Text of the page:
Lee's Summit Journal

Lee’s Summit voters to decide on $19.5M bond issue for public safety initiatives

Lee’s Summit police would get body cameras under a bond issue going before voters Aug. 6.
Lee’s Summit police would get body cameras under a bond issue going before voters Aug. 6. File photo

Lee’s Summit voters will be asked to approve funding for public safety initiatives through a bond during the Aug. 6 special election.

The $19.5 million no-tax-increase general obligation bond will fund two new fire stations, a ladder truck, network infrastructure, police body cameras, in-car video systems and renovations to the police department.

The bond will help replace fire stations 4 and 5, the city’s two oldest stations, both about 40 years old.

“What was best in the ’80s isn’t what is best in 2019,” said Fire Capt. Gene Martin.

The new stations would cost roughly $12 million and provide the first responders with more space to train, larger work areas that are separate from living quarters and a decontamination area to avoid exposure to carcinogens from fighting fires.

“Things have changed. The fire service has changed,” said Assistant Fire Chief Jim Eden.

“The things we know now have changed, not only for how we respond to calls but also the hazards to firefighters. … When crews come back, they are coming back with dirty gear and they are coming back with dirty equipment and it is cleaned.”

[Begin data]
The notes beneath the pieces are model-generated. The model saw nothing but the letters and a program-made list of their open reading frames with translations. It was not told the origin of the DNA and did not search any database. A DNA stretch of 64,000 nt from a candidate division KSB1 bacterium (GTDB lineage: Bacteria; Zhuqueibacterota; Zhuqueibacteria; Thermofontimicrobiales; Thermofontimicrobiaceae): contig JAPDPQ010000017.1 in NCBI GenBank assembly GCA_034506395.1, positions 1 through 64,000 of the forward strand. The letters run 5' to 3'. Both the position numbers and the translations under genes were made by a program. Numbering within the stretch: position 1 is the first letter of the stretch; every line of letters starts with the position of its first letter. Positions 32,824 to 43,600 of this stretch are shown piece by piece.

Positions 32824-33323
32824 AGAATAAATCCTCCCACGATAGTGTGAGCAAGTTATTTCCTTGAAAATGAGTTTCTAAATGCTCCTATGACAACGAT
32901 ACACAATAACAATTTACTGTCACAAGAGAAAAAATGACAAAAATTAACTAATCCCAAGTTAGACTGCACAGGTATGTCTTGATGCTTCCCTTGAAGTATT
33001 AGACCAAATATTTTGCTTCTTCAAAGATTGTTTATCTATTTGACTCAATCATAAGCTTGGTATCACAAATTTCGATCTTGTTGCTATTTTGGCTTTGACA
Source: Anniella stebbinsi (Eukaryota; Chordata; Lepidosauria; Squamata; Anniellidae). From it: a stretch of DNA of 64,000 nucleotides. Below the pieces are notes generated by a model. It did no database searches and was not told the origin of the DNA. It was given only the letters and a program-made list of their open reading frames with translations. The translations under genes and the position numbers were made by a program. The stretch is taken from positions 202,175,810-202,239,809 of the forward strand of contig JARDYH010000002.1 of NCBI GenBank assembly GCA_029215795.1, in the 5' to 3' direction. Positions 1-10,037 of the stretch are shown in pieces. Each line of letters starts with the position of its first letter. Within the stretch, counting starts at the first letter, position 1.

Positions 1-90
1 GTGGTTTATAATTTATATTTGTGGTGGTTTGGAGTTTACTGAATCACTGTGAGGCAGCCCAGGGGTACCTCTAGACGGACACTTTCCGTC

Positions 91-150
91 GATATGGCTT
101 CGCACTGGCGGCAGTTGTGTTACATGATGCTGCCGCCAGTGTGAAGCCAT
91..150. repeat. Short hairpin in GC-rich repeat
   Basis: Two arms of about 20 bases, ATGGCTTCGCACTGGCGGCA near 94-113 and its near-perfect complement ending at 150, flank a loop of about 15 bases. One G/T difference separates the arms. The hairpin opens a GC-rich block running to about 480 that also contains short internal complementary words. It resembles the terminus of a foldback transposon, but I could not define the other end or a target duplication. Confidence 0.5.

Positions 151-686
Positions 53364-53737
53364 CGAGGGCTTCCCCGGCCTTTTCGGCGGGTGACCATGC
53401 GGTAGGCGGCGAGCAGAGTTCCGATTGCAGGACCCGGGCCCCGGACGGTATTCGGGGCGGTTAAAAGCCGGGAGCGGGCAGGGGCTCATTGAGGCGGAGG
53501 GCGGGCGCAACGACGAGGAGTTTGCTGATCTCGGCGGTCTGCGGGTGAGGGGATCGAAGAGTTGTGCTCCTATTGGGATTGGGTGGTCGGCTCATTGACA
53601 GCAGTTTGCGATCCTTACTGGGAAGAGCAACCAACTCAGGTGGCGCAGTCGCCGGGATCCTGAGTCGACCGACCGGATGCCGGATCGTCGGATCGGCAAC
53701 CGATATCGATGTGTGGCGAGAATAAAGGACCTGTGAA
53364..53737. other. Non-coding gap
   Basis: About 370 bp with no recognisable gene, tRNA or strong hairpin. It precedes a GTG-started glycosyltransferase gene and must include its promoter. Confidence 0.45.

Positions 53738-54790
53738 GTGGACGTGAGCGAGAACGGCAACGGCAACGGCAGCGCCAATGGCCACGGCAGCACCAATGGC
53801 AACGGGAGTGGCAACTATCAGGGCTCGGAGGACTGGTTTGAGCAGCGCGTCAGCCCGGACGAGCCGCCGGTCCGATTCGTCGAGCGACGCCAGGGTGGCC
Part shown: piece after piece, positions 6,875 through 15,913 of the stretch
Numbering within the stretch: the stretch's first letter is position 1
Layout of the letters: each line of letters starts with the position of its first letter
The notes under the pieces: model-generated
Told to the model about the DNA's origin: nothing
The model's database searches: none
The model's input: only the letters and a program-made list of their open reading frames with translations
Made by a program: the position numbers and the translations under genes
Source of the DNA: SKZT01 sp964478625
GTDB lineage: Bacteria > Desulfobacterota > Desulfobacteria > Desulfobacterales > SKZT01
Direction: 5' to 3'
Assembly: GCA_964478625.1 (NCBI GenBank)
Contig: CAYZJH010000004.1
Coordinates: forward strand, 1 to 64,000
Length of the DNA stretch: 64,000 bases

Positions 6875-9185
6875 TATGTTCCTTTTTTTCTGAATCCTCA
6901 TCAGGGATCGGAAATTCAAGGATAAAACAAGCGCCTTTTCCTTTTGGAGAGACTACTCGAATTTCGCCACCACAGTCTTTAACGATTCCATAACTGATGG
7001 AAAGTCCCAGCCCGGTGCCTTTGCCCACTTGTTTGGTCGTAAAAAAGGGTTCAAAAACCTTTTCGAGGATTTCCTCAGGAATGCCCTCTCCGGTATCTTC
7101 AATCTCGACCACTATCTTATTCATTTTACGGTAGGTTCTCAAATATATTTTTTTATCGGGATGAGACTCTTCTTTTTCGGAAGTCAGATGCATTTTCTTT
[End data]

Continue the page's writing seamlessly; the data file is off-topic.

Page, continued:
Additionally, the new stations would have separate sleeping quarters and locker rooms for female firefighters.

Expanding the facilities for equal opportunity employment is also an issue for the renovations to the court/police department, said Police Chief Travis Forbes.

“I think security is probably the number one priority for us,” Forbes said. “We are seeing an increase in women who are considering the (law enforcement) profession … and that is wonderful but it is something that maybe wasn’t accounted for when the building was made.”

The renovations to the 20-year-old building would cost approximately $5.5 million. The building does not provide ample space for its female employees’ locker rooms.

Camera systems for police vehicles and body cameras will cost around $1 million. This technology will increase transparency and accuracy for police encounters, as well as provide training materials for future officers, said Police Sgt. Chris Depue.

Around $975,000 of the bond would be used to replace the aging aerial fiber with buried fiber for the city’s network. The fiber would also be replaced and buried at the Water Services Center, Fire Station 2, Harris Park Community Center and at the Longview Community Center.

“We have identified the aerial fiber that we have as being at the end of its useful life,” said Lee’s Summit Chief Technology Officer Steve Marsh. “We have had problems with it in the recent months, strands breaking and becoming brittle due to age. And the fiber itself is aerial, which leaves it exposed to trees and storm damage. This effort would bury that fiber so that we could ensure that storm damage and things like that wouldn’t impact the city to conduct its business.”

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